"Patient Zero," Jonathan Maberry

Pros: Fast action, complex plotting
Cons: Took a little while to get to know some of the characters
Rating: 3.5 out of 5

 

Joe Ledger knows he’s a good cop. But when he has to kill a terrorist that he killed the week before, his world starts to change. He becomes drawn into the Department of Military Science, a covert agency that is responsible for protecting the United States from terrorist threats. Together he and his team are looking for the terrorists that are attempting to infiltrate the States with a new bioterror weapon that turns people into zombies. It’s a race against time; a plan that has been years in the making is in motion and there is a traitor in their midst. Can Joe and his team stop the terrorists, or will this be the end of Western civilization?

Now I’ll be the first to admit that I’ve been on a little bit of a zombie kick, but when I saw this book I simply had to pick it up. Zombies as a terrorist’s weapon? Yes, please. The book, however, didn’t seem to reach its full potential until about halfway through. Maberry spends almost ninety pages getting Joe Ledger considering and then joining the Department of Military Science. I understand that it relays a lot of important background information, but the pace felt as if it dragged a little.

It also took a little while to begin to understand how some of the characters work. We get to take a peek at the villains relatively early on during the book, but I have to admit that the glimpses left me wondering why one of them was there. I can understand religious fundamentalism, that doesn’t need too much background, but I had to stop and wonder what a multi-billionaire was doing in the picture. Maberry seems to like to keep his readers waiting for explanations.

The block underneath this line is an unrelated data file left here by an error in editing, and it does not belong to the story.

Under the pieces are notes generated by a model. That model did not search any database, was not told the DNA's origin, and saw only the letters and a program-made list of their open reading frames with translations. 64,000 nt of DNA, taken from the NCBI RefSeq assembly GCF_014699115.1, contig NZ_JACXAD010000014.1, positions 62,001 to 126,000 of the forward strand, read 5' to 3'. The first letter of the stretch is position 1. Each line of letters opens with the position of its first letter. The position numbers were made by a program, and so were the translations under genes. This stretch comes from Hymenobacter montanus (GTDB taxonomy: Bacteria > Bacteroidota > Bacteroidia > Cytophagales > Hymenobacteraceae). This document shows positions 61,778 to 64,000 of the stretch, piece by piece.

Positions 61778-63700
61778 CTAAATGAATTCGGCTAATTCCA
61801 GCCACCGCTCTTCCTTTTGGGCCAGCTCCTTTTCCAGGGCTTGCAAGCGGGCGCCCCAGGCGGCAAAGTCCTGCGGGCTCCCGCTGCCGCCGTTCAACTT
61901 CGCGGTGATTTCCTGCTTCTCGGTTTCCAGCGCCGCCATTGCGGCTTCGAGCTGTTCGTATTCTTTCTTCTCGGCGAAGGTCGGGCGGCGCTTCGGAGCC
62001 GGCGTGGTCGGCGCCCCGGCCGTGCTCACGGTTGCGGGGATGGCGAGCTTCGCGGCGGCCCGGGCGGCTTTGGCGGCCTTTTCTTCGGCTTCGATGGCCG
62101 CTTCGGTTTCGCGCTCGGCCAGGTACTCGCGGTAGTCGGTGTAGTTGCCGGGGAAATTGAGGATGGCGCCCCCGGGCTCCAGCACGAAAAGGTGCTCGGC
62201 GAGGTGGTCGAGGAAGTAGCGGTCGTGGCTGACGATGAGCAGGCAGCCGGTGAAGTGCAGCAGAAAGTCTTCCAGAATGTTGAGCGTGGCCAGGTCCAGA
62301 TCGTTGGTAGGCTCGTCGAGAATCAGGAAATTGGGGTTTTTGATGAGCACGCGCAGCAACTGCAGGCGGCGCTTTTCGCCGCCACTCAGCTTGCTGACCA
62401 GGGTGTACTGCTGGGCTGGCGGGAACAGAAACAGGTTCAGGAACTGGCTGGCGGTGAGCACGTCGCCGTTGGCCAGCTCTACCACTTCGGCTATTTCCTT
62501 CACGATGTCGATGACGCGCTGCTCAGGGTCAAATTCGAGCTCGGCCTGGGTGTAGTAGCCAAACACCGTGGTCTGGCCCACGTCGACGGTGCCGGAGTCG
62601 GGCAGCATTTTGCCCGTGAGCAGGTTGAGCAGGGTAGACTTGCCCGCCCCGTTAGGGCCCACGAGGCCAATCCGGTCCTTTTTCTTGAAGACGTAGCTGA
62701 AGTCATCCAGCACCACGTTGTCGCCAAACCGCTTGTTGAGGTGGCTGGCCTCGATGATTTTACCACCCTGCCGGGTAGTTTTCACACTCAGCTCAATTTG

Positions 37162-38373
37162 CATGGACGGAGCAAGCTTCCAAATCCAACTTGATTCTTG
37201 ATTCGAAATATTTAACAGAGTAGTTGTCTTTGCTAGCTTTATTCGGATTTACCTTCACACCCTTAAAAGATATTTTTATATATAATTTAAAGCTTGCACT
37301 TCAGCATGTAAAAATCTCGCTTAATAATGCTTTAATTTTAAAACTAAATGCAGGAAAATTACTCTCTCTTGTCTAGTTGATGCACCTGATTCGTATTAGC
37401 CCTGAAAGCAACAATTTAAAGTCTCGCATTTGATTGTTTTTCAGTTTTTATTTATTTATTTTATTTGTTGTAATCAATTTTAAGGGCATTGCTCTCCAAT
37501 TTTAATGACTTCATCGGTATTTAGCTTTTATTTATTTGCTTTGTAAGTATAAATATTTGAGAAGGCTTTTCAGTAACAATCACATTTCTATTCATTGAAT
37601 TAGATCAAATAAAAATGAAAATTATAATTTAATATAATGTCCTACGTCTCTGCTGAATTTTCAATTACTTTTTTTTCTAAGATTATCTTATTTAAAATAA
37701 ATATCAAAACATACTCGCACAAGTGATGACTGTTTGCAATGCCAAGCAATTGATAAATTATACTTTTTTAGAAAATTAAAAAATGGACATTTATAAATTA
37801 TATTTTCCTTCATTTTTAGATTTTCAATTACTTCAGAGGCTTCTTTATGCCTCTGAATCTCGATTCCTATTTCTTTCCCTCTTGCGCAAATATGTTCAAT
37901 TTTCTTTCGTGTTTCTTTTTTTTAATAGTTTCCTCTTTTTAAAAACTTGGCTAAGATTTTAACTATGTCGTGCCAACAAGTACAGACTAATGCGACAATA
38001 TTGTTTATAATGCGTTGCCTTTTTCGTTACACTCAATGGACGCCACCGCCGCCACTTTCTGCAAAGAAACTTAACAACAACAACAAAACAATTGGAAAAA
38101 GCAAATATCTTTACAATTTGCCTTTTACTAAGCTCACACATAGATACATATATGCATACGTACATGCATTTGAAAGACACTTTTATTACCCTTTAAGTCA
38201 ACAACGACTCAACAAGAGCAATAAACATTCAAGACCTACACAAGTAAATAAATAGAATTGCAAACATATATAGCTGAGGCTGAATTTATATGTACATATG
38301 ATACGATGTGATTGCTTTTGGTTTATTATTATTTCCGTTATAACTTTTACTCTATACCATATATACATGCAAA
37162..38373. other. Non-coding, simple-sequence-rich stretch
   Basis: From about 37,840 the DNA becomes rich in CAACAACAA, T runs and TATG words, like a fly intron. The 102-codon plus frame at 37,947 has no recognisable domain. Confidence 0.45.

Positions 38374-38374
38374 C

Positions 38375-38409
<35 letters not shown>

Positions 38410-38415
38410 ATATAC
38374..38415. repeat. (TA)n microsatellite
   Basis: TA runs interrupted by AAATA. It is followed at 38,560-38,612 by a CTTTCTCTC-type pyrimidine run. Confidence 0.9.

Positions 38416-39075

Another explanation I had to wait for was the discussion of how the zombie (or “walker”) virus worked. We catch an early reference to prion disease, but that’s about it. When I did manage to find the explanation, I had to read it twice before I actually started to understand it. In all fairness I must admit that I’m not as strong in biology as I could be, so that could have been a part of my incomprehension. It is very obvious, however, that Maberry has done his research.

The attention to detail apparent in Maberry’s research is apparent in his writing as well.  Apart from the details paid to various technological weapons and gadgets, Maberry even lets us know what happens to Joe’s cat, Cobbler. One of the DMS crew retrieves him from Joe’s home and brings him to Joe’s new quarters.

The action scenes are phenomenal. Maberry is able to narrate fights in a way that leaves you on the edge of your seat wondering what is going to happen. During a fight at a crab plant, I was completely sucked in, picturing the operation in my head as the team split up. What really amazed me, though, was the intensity that Maberry managed to convey through well-chosen words. He has a gift for describing battle, and Joe is also a top-notch warrior. When you combine Joe’s battle skills and Maberry’s prose, you wind up with a highly-addicting read.

This was a book that I came to enjoy after the slow and slightly confusing start. The action became hot and intense, and the plot (zombies excluded) seemed eerily possible. If you’re looking for action and intrigue that will keep you on the edge of your seat, this is it.

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One comment on “"Patient Zero," Jonathan Maberry
  1. heather says:

    I definitely agree with your assessment of the various parts of the book. The one detail that actively frustrated me, though, was the name puzzle late in the book. It felt as though it was easy enough that such a bright group of people should have solved it well before they did. Apart from that, though, I really enjoyed the book! And while the beginning was slow, it was at least interesting enough that I didn’t find myself putting down the book to go do other things. In particular I appreciated, also, that the bad guys were more interesting than your standard money-seeking nuts and zealous religious fanatics.

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